"A remarkable fossil find has been found in Peru: 346 whales buried in diatomaceous earth. The preservation of the whales is so pristine and complete, the authors of the paper in the Feb. 2004 issue of Geology1 conclude that the whales had to be buried rapidly, in days or weeks. If so, it represents a rate of accumulation of diatoms many times higher than what occurs in modern oceans.<quoted text>i did. the creation story is wrong..known fact. no flood ever. known fact.
your cult lied to you...often.
The authors point out some amazing things about this fossil deposit:
Condition: The whale skeletons are “preserved in pristine condition (bones articulated [i.e., still assembled] or at least closely associated), in some cases including preserved baleen.”
Fine details:“The most complete whale (WCBa 20) was fully articulated; the microscopic detail of its baleen was preserved … and there is black, heavy-mineral replacement of the spinal cord and some intervertebral disks. There were no similar minerals in the surrounding sediment. These nonbony tissues were still present when the whale was completely buried.” Other instances of baleen, the delicate straining structure of the whale’s mouth, were also found.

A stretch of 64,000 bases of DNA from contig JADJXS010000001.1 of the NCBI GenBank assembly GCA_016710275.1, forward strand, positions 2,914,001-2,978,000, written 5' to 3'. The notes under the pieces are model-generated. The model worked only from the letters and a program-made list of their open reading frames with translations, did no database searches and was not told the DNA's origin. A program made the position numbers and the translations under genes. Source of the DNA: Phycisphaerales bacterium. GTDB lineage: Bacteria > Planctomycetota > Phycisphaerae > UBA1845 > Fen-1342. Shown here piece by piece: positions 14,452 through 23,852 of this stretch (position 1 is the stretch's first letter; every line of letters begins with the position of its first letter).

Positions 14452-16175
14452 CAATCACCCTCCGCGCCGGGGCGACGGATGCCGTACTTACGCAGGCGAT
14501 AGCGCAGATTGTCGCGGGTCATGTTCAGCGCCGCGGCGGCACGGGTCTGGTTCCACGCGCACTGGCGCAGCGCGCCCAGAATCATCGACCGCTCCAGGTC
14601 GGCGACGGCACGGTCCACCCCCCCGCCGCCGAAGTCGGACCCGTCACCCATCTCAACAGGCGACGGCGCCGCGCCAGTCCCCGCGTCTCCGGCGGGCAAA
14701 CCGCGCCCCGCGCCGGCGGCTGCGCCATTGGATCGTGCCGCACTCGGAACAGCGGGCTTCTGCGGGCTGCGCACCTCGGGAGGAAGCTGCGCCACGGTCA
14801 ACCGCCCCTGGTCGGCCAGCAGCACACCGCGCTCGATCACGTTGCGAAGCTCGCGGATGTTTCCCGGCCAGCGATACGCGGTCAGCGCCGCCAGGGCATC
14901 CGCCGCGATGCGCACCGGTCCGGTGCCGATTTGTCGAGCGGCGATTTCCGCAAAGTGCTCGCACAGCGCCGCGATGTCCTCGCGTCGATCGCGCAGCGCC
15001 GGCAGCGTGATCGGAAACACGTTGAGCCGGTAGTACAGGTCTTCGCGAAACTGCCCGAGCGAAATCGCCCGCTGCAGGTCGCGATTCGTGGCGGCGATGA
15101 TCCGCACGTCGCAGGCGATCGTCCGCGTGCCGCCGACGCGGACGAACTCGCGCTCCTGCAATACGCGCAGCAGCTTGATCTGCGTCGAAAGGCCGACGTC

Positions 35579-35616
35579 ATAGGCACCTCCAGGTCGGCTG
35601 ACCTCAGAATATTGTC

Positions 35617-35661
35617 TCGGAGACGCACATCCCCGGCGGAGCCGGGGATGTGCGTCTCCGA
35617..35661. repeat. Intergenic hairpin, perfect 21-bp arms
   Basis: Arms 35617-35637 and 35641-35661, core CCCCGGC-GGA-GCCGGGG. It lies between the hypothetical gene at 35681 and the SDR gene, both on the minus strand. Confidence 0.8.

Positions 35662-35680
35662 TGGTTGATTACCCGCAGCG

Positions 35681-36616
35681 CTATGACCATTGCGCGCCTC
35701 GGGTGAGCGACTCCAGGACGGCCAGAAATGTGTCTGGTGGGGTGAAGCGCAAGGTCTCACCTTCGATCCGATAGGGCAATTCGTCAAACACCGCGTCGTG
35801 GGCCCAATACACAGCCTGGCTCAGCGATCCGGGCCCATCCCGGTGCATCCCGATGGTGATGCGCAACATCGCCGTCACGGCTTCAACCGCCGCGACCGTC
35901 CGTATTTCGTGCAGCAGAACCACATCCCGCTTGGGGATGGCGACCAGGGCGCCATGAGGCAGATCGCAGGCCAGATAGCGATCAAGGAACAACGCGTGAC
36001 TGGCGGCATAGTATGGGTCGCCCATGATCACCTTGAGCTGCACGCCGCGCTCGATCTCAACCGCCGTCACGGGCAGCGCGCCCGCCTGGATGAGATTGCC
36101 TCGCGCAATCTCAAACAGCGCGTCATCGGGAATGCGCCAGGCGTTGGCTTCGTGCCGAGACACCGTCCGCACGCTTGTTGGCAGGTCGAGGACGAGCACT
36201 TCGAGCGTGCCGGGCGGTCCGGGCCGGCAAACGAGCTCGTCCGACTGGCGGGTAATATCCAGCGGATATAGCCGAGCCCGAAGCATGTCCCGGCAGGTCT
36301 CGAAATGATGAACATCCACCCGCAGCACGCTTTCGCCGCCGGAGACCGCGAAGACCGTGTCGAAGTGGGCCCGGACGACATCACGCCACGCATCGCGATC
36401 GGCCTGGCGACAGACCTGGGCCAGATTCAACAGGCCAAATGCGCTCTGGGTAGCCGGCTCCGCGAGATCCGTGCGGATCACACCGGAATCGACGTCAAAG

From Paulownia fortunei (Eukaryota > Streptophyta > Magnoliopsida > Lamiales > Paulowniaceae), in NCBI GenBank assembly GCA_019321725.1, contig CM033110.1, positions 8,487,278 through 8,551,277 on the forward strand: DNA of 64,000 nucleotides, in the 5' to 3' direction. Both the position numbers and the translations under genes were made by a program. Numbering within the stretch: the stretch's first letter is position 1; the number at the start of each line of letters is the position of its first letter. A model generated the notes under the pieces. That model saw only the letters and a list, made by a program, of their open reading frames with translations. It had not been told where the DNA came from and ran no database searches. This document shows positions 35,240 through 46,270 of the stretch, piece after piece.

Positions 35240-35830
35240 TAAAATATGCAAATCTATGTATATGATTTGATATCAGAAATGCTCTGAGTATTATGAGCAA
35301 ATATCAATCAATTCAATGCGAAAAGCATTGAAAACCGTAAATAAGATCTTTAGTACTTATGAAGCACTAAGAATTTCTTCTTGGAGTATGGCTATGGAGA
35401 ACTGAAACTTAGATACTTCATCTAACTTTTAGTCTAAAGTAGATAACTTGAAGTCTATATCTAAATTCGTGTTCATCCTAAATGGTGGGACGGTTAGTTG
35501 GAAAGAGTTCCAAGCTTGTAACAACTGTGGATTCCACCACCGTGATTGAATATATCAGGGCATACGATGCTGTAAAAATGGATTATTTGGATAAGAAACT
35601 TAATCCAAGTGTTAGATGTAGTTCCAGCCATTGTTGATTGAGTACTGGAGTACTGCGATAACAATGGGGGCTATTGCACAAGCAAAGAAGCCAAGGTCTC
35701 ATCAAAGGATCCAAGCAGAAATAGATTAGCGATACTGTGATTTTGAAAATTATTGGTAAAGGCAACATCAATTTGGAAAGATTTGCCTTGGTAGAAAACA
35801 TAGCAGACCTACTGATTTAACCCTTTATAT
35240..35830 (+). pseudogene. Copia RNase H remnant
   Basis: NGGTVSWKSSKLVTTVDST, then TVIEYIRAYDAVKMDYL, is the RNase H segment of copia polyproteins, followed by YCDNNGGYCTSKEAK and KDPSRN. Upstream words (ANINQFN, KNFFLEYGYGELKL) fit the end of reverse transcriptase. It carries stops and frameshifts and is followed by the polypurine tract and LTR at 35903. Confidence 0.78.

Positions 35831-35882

Vertical extent:“The 346 whales within ~1.5 km2 of surveyed surface were not buried as an event, but were distributed uninterrupted through an 80-m-thick sedimentary section.” Since they were found uniformly distributed from bottom to top of the formation, the conditions in which they were buried must have also been uniform.
Unlaminated strata:“The diatomaceous sediment lacks repeating primary laminations, but instead is mostly massive, with irregular laminations and speckles.” In other words, it was not due to a cyclic process, like the annual climate change that produces tree rings.
Lack of bioturbation: Small organisms have not altered the deposit.“There is no evidence for bioturbation by invertebrates in the whale-bearing sediment.” Apparently they didn’t have the chance, it happened so fast.
Intact diatoms:“If most diatoms dissolve before preservation in the sediment, one would find frustules in all stages of dissolution. Diatoms in the Pisco diatomaceous sediment are often broken, but SEMstudy indicated fine preservation, with no significant evidence of dissolution.… In the shallow-water Pisco Formation, the diatoms were probably buried too quickly for much dissolution to occur.” The authors point out that in contemporary diatom deposits, only 2–3% of the frustules (glass shells) usually remain undissolved, up to 24% in special cases in Antarctica."